"The intention of the bill is to reduce the exposure to the advertising and promotion of alcohol," she said in a statement. "The harmful use of alcohol has significant negative impacts on individuals, families, communities, the economy and the country as a whole," she added.
Dlamini said Cabinet approved the Control of Marketing of Alcohol Beverages Bill that should be gazetted for public comment this week.
"It is the state's responsibility to protect the health and well-being of South Africans and research indicated that alcohol advertising influenced behaviour negatively," she said adding that it appears alcohol advertising fosters positive beliefs about drinking and encouraged young people to drink alcohol and in greater quantities.
However, a detailed study conducted in 20 countries over 26 years has found that alcohol advertising bans did not decrease the consumption of alcohol.
"Alcohol advertising glamorises and encourages the use of a product that causes serious harm to individuals and to society and, despite claims from the industry that children and youth are not targeted, international research indicates that advertising does influence child and youth behaviour," Dlamini claimed.
The bill seeks to restrict the advertisement of alcoholic beverages and sponsorship associated with alcoholic beverages.
"Alcohol consumption in South Africa results in significant morbidity and mortality, increases violence, crime and road traffic crashes, has major consequences for individuals, families and communities and impacts negatively on education and the economy," Dlamini said.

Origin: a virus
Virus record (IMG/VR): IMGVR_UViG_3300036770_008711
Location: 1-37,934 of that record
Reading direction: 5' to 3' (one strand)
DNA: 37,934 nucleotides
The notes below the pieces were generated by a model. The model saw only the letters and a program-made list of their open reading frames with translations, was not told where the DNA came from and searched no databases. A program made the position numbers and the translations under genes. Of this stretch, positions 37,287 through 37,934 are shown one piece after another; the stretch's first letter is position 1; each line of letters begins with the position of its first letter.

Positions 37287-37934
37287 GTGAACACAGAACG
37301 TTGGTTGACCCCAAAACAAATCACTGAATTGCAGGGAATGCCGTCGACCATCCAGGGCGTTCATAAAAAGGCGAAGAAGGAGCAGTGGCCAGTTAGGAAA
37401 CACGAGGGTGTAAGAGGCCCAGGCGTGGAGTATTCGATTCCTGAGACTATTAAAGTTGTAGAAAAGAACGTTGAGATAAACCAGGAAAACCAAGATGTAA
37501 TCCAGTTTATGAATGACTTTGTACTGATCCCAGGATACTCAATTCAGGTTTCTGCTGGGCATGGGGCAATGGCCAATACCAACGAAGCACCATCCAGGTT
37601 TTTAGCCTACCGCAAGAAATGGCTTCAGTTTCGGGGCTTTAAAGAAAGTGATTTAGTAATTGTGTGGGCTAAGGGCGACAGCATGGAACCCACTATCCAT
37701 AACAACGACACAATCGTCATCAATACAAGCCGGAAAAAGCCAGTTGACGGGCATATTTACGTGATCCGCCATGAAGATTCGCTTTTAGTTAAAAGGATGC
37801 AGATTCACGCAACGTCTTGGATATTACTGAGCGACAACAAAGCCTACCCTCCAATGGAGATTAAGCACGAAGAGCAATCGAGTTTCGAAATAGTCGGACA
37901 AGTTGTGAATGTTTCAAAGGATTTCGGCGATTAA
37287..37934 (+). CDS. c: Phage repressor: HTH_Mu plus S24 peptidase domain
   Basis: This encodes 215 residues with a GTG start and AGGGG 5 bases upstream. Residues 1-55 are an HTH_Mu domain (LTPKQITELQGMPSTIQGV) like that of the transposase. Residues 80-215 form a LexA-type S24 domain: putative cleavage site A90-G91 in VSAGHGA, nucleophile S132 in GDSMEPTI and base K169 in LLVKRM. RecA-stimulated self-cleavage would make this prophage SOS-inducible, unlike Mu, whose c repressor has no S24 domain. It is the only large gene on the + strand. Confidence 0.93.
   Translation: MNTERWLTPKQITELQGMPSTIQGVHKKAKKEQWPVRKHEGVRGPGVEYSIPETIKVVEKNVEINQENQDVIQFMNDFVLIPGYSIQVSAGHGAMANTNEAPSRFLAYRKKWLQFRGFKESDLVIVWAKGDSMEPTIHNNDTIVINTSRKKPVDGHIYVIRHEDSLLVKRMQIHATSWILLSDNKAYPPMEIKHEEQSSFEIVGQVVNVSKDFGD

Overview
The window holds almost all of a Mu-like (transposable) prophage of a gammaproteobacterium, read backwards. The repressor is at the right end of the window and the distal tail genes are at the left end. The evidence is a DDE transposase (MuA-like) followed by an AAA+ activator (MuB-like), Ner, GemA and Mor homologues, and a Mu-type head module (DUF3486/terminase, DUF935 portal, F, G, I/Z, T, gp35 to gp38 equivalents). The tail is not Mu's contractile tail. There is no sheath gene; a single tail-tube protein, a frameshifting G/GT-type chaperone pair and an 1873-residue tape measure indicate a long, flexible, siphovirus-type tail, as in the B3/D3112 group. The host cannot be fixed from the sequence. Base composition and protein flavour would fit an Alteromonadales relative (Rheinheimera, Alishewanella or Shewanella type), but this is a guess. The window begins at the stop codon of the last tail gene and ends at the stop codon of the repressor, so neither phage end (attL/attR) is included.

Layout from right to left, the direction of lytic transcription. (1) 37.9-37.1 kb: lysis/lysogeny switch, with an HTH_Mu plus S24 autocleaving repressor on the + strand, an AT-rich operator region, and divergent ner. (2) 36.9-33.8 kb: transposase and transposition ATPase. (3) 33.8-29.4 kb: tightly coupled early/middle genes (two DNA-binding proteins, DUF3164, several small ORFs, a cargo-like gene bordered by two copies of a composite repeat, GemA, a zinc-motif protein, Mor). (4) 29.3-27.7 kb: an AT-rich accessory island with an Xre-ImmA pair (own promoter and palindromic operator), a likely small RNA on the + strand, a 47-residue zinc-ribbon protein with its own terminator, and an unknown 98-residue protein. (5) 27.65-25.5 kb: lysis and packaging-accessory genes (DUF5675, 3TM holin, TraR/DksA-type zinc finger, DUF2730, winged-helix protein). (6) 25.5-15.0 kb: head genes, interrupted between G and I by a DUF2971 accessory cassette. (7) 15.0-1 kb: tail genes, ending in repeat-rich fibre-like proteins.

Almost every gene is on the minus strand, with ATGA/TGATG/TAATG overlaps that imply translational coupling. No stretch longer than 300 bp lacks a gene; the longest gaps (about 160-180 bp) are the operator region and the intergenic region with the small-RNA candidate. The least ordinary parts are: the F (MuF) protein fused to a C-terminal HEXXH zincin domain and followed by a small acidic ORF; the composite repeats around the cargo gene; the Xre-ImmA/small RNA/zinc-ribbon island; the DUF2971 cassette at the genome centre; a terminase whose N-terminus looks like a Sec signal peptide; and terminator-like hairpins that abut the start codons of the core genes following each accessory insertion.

"The tangible cost to the country of alcohol-related incidents across government departments have been estimated at around R38bn while research indicates that the intangible costs could be as high as R240bn," she said.
She said the tangible cost was twice what government received from excise tax and Value Added Tax on alcohol. "Alcohol is the third leading risk factor for death and disability in the country and was responsible for around 130 deaths every day," Dlamini said.
On 26 August, the SA Chamber of Commerce and Industry (Sacci) said restricting marketing on alcohol would have a negative affect on the industry and the economy.
Sacci's chief executive Neren Rau said the motivation given for the ban was understood but said it would not address the ills attributed to the misuse of alcohol. "Banning alcohol advertising would not produce the required results," he said.
"Alcohol abuse is a symptom of more serious socio-economic and unemployment challenges that face the country. Alleviation of alcohol abuse will be achieved if these challenges are addressed," Rau said. Rau said elements of the bill gave government a high degree of intervention in business.
Source: Sapa via I-Net Bridge
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